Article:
Rome days away from bankruptcy
The Italian capital may go bankrupt within a few days, says the Mayor, as the government cannot agree on how to fill the city’s $1.17 billion budget gap.
The city is in danger of repeating a Detroit-style bankruptcy, and in so doing becoming the first major political problem for new prime minister Matteo Renzi. On the first day of his premiership, Renzi had to withdraw a decree, promulgated by his predecessor Enrico Letta that would have helped the city of Rome fill the €816 million ($1.17 billion) budget gap. Rome’s Mayor Ignazio Marino was asking for €485 million from central government to compensate Rome for the extra costs it incurs in its role as a major tourist destination, the nation's capital, and the seat of the Vatican. However, the plan was opposed by opposition lawmakers in parliament on Wednesday, showing it had little chances of being passed.
According to Ignazio Marino, without the necessary support from the government, the streets of Rome will soon be completely at a standstill.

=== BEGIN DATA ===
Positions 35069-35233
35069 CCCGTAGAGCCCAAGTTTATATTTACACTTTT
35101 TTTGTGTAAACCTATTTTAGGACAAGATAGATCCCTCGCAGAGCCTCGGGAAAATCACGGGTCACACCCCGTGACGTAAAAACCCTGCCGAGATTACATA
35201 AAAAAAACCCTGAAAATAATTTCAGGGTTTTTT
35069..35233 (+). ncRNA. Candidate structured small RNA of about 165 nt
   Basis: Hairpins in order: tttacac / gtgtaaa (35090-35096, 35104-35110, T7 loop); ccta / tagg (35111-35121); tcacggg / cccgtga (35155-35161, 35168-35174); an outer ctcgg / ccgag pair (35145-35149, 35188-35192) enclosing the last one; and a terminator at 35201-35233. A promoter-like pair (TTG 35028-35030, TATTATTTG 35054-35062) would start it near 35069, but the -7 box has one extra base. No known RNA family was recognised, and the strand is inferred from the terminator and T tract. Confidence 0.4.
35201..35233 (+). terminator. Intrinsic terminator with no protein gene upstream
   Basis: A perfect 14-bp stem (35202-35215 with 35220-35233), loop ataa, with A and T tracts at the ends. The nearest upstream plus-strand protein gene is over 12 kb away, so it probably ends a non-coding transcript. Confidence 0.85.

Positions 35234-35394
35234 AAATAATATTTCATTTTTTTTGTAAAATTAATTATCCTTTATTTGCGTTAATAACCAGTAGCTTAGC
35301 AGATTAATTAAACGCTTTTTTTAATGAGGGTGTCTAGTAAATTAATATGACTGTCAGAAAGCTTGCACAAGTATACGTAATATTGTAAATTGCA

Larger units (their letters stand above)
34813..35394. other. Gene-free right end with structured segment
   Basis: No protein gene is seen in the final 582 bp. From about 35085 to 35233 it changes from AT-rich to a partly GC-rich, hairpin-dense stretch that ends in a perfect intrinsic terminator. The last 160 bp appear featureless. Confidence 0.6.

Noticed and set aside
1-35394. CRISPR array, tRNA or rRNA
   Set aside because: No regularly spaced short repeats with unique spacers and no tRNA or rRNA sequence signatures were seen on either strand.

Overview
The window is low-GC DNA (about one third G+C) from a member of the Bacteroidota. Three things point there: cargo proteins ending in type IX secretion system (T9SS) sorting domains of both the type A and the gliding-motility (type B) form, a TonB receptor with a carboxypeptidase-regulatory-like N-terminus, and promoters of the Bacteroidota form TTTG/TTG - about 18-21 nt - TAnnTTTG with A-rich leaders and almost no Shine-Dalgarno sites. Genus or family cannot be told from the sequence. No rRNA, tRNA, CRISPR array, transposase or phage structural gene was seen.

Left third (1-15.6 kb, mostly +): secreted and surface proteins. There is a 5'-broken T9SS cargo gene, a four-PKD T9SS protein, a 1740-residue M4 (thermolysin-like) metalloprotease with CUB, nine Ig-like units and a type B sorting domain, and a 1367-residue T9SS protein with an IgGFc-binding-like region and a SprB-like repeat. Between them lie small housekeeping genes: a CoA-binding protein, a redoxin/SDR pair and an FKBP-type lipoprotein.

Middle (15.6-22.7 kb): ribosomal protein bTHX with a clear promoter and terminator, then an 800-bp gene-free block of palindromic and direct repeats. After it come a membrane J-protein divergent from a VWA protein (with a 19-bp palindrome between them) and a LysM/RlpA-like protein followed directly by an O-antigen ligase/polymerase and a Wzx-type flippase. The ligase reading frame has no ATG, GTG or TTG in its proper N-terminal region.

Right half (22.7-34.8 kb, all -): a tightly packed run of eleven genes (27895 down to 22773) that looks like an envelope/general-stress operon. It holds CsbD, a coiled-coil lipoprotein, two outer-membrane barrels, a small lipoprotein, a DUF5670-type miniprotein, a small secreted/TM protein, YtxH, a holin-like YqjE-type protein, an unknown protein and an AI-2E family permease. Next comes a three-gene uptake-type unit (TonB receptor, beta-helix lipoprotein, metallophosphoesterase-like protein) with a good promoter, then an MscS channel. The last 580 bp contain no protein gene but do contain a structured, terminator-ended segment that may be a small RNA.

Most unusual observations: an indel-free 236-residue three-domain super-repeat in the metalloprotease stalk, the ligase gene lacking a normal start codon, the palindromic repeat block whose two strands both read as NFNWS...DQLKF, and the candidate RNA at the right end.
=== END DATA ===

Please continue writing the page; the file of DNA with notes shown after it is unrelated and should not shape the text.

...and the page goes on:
“As of March, we'll have no funds to pay 25,000 public servants, buy fuel for buses, maintain kindergartens and remove rubbish. Rome won't even have money to canonize two Popes, John-Paul II and John XXIII, an event of global scale,” Mr Marino declared.
"We're not going to block the city but the city will come to a standstill. It will block itself if I do not have the tools for making budget decisions and right now I cannot allocate any money," he told the SkyTG24 news channel.
According to Marino the city will have to raise property tax, which is already among the highest in the country. Now the city depends heavily on trash-collection levies and the sale of bus, subway tickets and tourism.
"Rome is unique compared with other cities and deserves state support because of the huge numbers of visitors who use services but don't contribute much to the economy,” the Wall Street Journal quotes the mayor as saying in a recent interview.
According to Ignazio Marino, the cost of maintaining the city surpasses its tax revenues. The Italian capital is still compelled to pay taxes for the ground which was leased for construction of the Olympic village for the XVII Summer Olympic Games in 1957.
Marino added that from now on the question of rescuing the capital is in the hands of the new prime minister, and he may resign if an answer is not found.